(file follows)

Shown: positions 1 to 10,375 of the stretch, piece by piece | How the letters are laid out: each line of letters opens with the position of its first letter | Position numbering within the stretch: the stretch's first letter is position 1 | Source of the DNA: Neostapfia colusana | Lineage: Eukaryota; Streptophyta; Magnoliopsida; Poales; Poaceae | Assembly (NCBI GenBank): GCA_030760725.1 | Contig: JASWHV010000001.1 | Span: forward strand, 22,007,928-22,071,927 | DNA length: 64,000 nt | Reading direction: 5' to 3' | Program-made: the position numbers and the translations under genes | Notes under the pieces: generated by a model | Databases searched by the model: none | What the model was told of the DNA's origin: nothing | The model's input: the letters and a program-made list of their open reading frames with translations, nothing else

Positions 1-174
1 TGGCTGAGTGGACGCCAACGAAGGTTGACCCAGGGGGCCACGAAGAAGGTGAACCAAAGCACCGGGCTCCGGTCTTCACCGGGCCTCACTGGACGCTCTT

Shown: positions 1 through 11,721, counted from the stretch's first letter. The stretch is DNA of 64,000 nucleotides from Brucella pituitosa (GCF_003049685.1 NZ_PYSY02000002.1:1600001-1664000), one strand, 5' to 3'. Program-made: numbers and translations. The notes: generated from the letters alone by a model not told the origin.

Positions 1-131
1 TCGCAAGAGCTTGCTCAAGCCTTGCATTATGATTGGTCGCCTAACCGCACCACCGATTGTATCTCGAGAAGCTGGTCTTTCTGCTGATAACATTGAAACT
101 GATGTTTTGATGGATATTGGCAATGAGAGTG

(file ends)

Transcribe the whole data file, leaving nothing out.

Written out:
Shown: positions 1 to 10,375 of the stretch, piece by piece | How the letters are laid out: each line of letters opens with the position of its first letter | Position numbering within the stretch: the stretch's first letter is position 1 | Source of the DNA: Neostapfia colusana | Lineage: Eukaryota; Streptophyta; Magnoliopsida; Poales; Poaceae | Assembly (NCBI GenBank): GCA_030760725.1 | Contig: JASWHV010000001.1 | Span: forward strand, 22,007,928-22,071,927 | DNA length: 64,000 nt | Reading direction: 5' to 3' | Program-made: the position numbers and the translations under genes | Notes under the pieces: generated by a model | Databases searched by the model: none | What the model was told of the DNA's origin: nothing | The model's input: the letters and a program-made list of their open reading frames with translations, nothing else

Positions 1-174
1 TGGCTGAGTGGACGCCAACGAAGGTTGACCCAGGGGGCCACGAAGAAGGTGAACCAAAGCACCGGGCTCCGGTCTTCACCGGGCCTCACTGGACGCTCTT

Shown: positions 1 through 11,721, counted from the stretch's first letter. The stretch is DNA of 64,000 nucleotides from Brucella pituitosa (GCF_003049685.1 NZ_PYSY02000002.1:1600001-1664000), one strand, 5' to 3'. Program-made: numbers and translations. The notes: generated from the letters alone by a model not told the origin.

Positions 1-131
1 TCGCAAGAGCTTGCTCAAGCCTTGCATTATGATTGGTCGCCTAACCGCACCACCGATTGTATCTCGAGAAGCTGGTCTTTCTGCTGATAACATTGAAACT
101 GATGTTTTGATGGATATTGGCAATGAGAGTG